Dozens of British Columbians sickened after eating raw oysters

B.C. Centre for Disease Control records illnesses from Vancouver Island to Metro Vancouver

An investigation is underway after more than 70 people have gotten sick since early December from eating raw or lightly cooked oysters, according to the B.C. Centre for Disease Control.

“Testing in several of the cases confirmed the presence of norovirus, and we suspect norovirus in the others,” said Dr. Eleni Galanis, an epidemiologist at the CDC. “We don’t currently have a smoking gun.”

Officials say cases have been reported to Island Health, Vancouver Coastal Health, Fraser Health and the First Nations Health Authority.

READ: Tofino faces shellfish closures after norovirus outbreak hits 120

Shellfish harvesting closures are being discussed with the Department of Fisheries and Oceans, which is investigating along with Environment Canada, Health Canada and the B.C. health authorities.

The centre has received reports of norovirus since Christmastime, but Galanis said the link between it and raw oyster consumption only became clear this week.

Last year saw an unusually high number of oyster-related norovirus outbreaks, she said, and this particular outbreak is also quite large.

Norovirus can cause constant vomiting and diarrhoea. She said it can be concentrated in oysters because they filter large amounts of ocean water.

The CDC recommends that people abstain from eating raw or lightly cooked oysters, particularly as this outbreak is occurring.

“Cooking at 90 degreees for 90 seconds will kill all microorganisms,” Galanis said.

Anyone who feels ill after consuming any type of shellfish should call B.C. HealthLink at 811 and see a doctor if symptoms are serious. If you suspect that your illness is linked to eating raw or lightly cooked oysters, you should report it to your local health authority.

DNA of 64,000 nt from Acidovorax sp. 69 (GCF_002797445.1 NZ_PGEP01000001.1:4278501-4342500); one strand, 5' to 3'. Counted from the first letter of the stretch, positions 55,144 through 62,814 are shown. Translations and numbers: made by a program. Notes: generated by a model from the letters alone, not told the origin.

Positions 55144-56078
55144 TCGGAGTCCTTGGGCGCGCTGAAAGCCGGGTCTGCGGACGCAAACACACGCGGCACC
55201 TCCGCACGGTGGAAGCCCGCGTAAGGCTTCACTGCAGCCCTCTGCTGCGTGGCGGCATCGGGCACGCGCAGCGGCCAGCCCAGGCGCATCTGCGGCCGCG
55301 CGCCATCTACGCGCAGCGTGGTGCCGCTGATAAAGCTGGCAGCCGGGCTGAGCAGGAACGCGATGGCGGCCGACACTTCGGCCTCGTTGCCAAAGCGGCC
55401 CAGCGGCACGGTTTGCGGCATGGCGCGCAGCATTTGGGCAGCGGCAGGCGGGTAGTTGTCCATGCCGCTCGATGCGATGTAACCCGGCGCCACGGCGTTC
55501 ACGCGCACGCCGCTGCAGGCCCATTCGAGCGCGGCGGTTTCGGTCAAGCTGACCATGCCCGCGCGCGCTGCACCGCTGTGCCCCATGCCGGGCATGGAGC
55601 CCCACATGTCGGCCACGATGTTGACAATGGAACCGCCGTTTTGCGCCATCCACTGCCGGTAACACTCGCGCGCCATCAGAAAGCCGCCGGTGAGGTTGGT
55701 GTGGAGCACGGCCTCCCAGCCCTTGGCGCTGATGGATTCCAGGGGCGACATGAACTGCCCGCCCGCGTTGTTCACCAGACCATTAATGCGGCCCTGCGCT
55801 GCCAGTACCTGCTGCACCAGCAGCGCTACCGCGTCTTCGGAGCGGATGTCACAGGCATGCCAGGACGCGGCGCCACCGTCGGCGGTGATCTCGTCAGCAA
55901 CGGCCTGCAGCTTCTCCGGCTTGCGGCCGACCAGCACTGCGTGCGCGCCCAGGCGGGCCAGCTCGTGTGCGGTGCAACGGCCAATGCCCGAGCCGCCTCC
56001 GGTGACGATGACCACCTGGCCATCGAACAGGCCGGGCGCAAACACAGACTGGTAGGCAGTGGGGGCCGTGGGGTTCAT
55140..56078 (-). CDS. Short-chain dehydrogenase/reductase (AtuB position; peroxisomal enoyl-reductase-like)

@katslepian

katya.slepian@bpdigital.ca

Like us on Facebook and follow us on Twitter.

 

Just Posted

Corruption no longer dogs Yale First Nation

A return to traditional governance helps to turn the tide

Emil Anderson earns multiple provincial contractor awards

Family-run companies with a long history in the FV were recognized for excellence in grading and community service

#MeToo at work: How reporting sexual harassment works – and how it doesn’t

British Columbians have four options to report harassment or assault, but none of them are easy

Chilliwack-Hope MP gives a pre-Christmas ribbing in rhyme in Parliament

Conservative Mark Strahl gets his poem in before Liberal Rodger Cuzner rises to do same

#MeToo at work: B.C. women share horrifyingly common sexual assaults

It happens to more people than you might think and impacts women inside and outside of the workplace

Homes in Hope sparkling for the holidays: Part 1

Hope photographer Ray Daws shares some festive sights

Court denies WestJet’s bid to toss out discrimination lawsuit of former worker

Mandalena Lewis is suing WestJet over allegations of gender-based discrimination

VIDEO: 3 months later, rescued sea lion released back into ocean

The young animal was found in Campbell River three months ago

Sagmoen neighbours recall alleged hammer attack

Woman was screaming outside Maple Ridge townhouse in 2013

UPDATED: Train collides with car in Maple Ridge

Mother and child both uninjured, track cleared at 11 a.m.

Accused B.C. drug smuggler to be extradited

Supreme Court of Canada upholds extradition order for accused Shuswap drug smuggler, Colin Martin

One convicted, two cleared in 2014 deaths of men in B.C.’s Cariboo

Andrew Jongbloets convicted of manslaughter in deaths of Matthew Hennigar, 23 and Kalvin Andy, 22

VIDEO: Pedestrian struck by vehicle caught on security camera

Incident points to danger on the roads not only in low light but also in bright sunshine

AHUS patient Shantee Anaquod is home for Christmas

Less than a month after receiving first dose of $750K drug, 23 year old healthy enough to go home

Most Read